Late last year I blogged about a little score at one of my local charity shops. At the time I focussed on the books and their subject whilst saying of the ties that I would get to them later. Well, having recently obtained two more items of neckwear I thought now would be the time to go through them all.
So, starting with the original pair from December I'll deal with the least "vintage-y" first - the right-hand one of the two, an old Next design made of lightweight silk. Despite the high street name and the insubstantial nature of its fabric it does have some things going for it. The thinner silk makes it pleasant to knot and its length is perfect (more on that later). It also has a rather nifty trick up its sleeve (or rather its blade, perhaps!) - despite being thin silk the pattern is such that from even a short distance away it resembles a much more highly crafted necktie that could easily be mistaken for a woven silk or even a woollen one. Blue, brown and gold colours means that it goes with several different outfits - this one's got a busy life in front of it.
The second of the two is a study in opposites. A really thick woven silk, its quality is quite tangible even before you see the name - Wolsey. Vintage inasmuch as Wolsey don't seem to make ties any more, it is otherwise a fairly pedestrian design but once again goes well with a range of dark colours. The red flecks are also a welcome touch. However so thick is this tie that it really needs to be worn with a cutaway collar, and only certain knots work well with it.
The two newest arrivals are both very similar to one another. I came across them last Thursday in my local Barnados which is quite unusual in that very rarely do I unearth anything of interest there and - it has to be said - it does seem to be at the higher end when it comes to prices (although neither points have been my experience at other branches). These two beauties however, hanging amongst an unremarkable number of polyester jobs, were a princely 99p each!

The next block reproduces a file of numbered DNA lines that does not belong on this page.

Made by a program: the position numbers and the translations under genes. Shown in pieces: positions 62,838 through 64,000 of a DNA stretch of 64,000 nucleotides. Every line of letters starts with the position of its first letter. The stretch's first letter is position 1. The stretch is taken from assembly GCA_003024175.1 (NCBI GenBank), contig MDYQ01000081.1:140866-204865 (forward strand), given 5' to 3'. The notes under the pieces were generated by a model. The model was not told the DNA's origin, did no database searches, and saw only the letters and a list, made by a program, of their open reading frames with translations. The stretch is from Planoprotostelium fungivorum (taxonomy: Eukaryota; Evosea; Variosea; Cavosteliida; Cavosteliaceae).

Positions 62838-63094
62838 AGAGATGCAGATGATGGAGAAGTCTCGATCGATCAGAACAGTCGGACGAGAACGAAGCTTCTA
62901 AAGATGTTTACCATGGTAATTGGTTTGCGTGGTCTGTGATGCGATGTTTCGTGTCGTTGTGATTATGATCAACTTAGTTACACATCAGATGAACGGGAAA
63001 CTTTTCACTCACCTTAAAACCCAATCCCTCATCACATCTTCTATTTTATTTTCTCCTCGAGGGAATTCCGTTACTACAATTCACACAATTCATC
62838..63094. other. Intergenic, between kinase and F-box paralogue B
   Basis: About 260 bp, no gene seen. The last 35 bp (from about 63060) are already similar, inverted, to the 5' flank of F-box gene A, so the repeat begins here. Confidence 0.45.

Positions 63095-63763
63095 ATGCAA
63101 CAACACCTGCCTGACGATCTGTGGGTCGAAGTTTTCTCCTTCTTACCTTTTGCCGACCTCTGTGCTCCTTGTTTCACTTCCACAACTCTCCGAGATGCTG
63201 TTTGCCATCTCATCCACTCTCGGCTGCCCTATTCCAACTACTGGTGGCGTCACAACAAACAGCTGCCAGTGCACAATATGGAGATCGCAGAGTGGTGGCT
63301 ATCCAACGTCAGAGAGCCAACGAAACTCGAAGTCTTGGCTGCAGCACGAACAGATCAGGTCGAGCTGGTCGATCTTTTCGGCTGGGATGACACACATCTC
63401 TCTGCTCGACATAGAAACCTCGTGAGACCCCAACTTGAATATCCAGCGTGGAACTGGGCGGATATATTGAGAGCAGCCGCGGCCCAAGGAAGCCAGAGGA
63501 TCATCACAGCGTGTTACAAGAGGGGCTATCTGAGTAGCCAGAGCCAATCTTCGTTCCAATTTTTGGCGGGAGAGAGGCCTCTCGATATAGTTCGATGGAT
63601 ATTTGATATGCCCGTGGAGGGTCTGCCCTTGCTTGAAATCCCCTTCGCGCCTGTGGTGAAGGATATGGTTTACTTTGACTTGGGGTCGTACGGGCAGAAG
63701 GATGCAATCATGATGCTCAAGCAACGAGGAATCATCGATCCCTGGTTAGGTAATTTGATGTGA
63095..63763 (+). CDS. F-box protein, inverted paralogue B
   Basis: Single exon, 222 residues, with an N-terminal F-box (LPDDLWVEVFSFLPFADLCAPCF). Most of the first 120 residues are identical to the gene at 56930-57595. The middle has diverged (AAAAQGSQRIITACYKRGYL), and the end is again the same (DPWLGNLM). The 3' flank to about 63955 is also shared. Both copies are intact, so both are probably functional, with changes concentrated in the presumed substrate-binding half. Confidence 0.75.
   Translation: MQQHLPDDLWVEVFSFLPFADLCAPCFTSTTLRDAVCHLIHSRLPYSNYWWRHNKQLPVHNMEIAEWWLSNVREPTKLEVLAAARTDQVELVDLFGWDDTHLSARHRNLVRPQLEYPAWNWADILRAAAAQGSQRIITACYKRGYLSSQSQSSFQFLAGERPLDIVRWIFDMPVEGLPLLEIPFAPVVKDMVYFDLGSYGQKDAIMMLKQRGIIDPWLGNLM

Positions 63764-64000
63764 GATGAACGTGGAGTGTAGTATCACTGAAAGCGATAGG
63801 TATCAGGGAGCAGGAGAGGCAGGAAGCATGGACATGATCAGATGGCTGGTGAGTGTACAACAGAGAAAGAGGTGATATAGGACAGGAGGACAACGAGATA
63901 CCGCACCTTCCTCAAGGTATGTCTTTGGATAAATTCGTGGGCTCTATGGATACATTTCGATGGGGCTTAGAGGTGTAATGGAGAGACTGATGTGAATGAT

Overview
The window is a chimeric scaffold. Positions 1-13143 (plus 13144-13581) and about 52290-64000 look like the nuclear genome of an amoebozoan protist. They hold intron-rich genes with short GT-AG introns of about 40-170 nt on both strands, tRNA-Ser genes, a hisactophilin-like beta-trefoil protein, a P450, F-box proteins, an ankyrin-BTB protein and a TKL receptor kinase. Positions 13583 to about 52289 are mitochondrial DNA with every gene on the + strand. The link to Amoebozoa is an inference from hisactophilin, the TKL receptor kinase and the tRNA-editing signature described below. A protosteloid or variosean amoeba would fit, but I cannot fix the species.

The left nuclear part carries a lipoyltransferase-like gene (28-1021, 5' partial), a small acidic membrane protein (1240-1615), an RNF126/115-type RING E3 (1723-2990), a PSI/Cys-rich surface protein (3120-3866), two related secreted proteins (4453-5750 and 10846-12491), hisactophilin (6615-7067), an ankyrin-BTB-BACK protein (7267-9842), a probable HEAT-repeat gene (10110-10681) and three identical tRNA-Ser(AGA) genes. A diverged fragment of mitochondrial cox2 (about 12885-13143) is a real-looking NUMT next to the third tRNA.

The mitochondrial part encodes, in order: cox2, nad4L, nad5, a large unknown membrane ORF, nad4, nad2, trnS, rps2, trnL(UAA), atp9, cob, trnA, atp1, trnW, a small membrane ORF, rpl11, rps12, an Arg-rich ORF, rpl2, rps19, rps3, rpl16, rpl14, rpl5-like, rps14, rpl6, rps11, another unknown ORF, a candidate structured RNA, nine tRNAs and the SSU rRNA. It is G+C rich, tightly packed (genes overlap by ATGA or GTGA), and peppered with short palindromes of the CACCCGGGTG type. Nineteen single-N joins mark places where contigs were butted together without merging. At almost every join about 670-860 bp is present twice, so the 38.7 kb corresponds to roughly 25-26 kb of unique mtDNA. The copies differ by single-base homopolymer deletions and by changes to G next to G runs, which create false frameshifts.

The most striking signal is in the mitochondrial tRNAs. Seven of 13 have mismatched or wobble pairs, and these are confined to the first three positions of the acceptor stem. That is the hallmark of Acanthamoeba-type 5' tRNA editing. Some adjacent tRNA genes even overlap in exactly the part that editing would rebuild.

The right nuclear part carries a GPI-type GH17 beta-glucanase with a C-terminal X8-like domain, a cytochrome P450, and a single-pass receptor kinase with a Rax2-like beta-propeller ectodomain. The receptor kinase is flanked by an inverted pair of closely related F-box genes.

They are two of the loveliest traditional knitted ties - 100% wool with the narrower-style blade - both made by two now-defunct tie-makers. The first is a green-grey colour and made by Tern. It has obviously been worn many times but once I get it cleaned up a bit I'm sure it will have many years of life left in it. It knots nicely and has a good length to it.
The second of the two is by far and away my favourite, though. In a beautiful oatmeal brown, this fellow was made by the Afonwen Woollen Mill in North Wales. Although I can find no information on it, it must have been a traditional wool mill - the quality is splendid, it is in jolly good condition and knots very well indeed. If I have one tiny criticism it is that it's slightly on the long side.
Which brings me nicely on to that which I said I'd talk more about later - tie length. I used to have a bit of problem with ties in this regard. This stemmed from my being blessed/cursed with long legs (the hunt for trousers is still often a fruitless one - the general 33in inside leg limit of most shops barely suffices; 34in is better but harder to find, so alterations are usually the order of the day...) and a short body. Never was a man more suited to the (now hard to find!) traditional high-waisted trouser! The upshot of this is that ties knotted in the common four-in-hand style would finish embarrassingly far below my waistband. I finally overcame this sartorial problem thanks in part to the wonderful book 85 Ways to Tie a Tie (the title is slightly misleading - there are really only 13 distinct knots with the remaining 72 being variations). Three in particular produce æsthetically pleasing knots while at the same time using enough cloth to produce a good length. They are the [brilliantly-named] Cavendish, the Victoria, and the Prince Albert. Several others - for example the delightful-looking Plattsburgh/Dovorian - I am still endeavouring to master.
Although now out of print, 85 Ways to Tie a Tie should be readily available from most libraries. Thanks to Lord Whimsy the thirteen main styles are available to download here, along with some equally splendid pocket square folds. In the meantime I continue to look out for more ties with which to practise, but these four are welcome additions for now.